Exactly, yeah. We’ve got a Japanese man called Yama, who’s the heaviest Japanese man in the entire world, which is pretty fun. Then we’ve got Byamba of Mongolia, who’s kind of the friendly face of Sumo & Sushi; he’s been in the Geico commercials, so a lot of folks recognize him as the sumo wrestler on ice skates and get really excited about that. Then Ramy is an Egyptian, African world champion sumo wrestler who’s a really great competitor as well. And so the three of them come together to create this show and this experience, and Andrew MCs the entire thing to help translate and offer narration to the process, and to educate the audience on their diet, and the moves of sumo, the culture and everything in between.
Yeah, tell me a little more about the format of the show. What’s that going to look like?
Great question. Essentially what happens is that as soon as the guests are seated, the first fifteen or twenty minutes is spent with Andrew explaining the sport, the techniques and the culture. Then he brings out the sumo wrestlers with a bunch of fanfare and an introduction, and they demonstrate some of the typical sumo moves. Yama, for example, can do a full split. Then there’s an intermission that includes food for any of the guests who purchased tickets that include it, and after the intermission there’s a series of live matches where the wrestlers rotate in a round robin style sumo wrestling experience. Following that is another brief intermission, and then the fun part is that the guests actually have the opportunity to ask the sumo wrestlers anything in the Q+A, with Andrew translating as necessary. There are also about six guests per session that brave our Get In The Ring package; they actually have the opportunity to participate in a one-on-one sumo match with any of the three sumo wrestlers, so that’s how the event culminates at the end. It’s always really, really entertaining.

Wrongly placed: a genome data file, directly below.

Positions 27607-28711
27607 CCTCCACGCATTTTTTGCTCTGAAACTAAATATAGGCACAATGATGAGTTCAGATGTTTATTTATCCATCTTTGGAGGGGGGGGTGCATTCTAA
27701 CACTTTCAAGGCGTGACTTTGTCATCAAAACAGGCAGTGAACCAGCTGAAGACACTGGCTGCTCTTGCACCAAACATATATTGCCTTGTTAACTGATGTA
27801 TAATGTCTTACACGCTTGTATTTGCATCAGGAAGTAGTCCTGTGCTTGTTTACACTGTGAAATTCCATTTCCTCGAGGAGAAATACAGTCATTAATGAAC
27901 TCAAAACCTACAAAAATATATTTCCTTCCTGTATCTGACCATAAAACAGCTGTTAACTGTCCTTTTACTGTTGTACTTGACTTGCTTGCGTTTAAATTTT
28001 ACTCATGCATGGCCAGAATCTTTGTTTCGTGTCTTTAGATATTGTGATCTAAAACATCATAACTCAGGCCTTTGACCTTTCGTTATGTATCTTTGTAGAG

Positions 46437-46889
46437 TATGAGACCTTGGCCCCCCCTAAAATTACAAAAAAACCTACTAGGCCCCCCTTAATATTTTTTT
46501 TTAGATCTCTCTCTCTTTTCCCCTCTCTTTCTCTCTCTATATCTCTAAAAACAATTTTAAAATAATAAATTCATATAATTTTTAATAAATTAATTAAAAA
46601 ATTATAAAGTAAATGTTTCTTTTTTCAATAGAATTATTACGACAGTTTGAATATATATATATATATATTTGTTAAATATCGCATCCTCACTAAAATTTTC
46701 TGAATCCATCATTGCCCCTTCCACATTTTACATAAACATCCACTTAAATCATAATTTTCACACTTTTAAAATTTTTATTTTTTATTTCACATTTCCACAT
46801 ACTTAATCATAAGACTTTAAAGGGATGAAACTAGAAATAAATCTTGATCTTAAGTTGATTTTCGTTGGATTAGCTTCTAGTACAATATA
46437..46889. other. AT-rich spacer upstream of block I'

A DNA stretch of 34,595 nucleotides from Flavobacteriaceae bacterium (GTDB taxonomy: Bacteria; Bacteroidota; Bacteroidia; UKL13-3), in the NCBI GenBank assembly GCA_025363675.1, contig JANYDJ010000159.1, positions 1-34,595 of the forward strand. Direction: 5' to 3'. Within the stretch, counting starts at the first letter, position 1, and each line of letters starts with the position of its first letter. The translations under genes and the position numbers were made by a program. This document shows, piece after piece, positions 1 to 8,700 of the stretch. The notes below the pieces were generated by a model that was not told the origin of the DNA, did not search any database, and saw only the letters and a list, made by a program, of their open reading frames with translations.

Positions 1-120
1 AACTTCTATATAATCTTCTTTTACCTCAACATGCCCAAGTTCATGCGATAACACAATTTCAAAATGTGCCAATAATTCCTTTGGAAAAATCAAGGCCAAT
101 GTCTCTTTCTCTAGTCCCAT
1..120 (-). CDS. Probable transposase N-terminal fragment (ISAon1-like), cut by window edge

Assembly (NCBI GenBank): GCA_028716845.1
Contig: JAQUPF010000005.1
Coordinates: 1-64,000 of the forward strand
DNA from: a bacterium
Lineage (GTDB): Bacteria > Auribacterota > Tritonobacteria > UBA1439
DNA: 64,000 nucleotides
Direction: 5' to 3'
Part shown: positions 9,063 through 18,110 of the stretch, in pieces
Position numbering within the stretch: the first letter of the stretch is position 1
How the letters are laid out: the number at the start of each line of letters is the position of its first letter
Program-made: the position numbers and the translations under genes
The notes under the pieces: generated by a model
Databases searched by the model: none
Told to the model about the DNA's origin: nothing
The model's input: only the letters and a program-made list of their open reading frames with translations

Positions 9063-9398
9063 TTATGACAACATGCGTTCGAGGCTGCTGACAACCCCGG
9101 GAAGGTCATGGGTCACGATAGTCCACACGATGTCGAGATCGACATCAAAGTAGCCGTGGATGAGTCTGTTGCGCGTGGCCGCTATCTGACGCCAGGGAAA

So do the audience members that choose to do that have to wear mawashis?! Those belts?!
[Laughs] We definitely considered putting the audience in a mawashi, but no, they stay in their plain clothes.
That’s a relief! And tell me more about the culinary aspect. Who’ve you partnered up with in NYC?
In New York we’ve partnered with Sushi Tokyo to do the majority of the bento boxes and serve them to the guests. They’ll be served miso soup and edamame as soon as they’re seated, and then at that first intermission they’ll receive a bento box that’s an assortment of six pieces of sushi (a spicy tuna, salmon roll and california roll, and then three pieces of nigiri), plus there’s a chef’s salad, teriyaki chicken and a dessert. (Of course a vegetarian option is available as well for guests who elect to do that ahead of time.) And for the front row guests and the VIP guests we’ve got some surprises up our sleeve. We’re working with some really fun chefs and restaurants in the city to deliver a value add for those packages.
Cool. And before I let you go, I have to ask – have you ever tried to fight one of these guys?
[Laughs] That’s a great question. Ironically enough, I’ve never gotten in the ring, but members of our team have. Everyone thinks they can take them, but Sarah, one of our team members who got in the ring, described it as hitting a brick wall. She ran at him full force, and there was zero movement from the sumo wrestler. My caterer also loves trying to challenge Andrew, who’s the emcee and director of USA Sumo. He’s not what you’d imagine to be a big sumo wrestler, but he’s actually really, really good at sumo. It’s always entertaining when someone tries to take on the emcee, because Andrew is equally talented and competitive in the ring!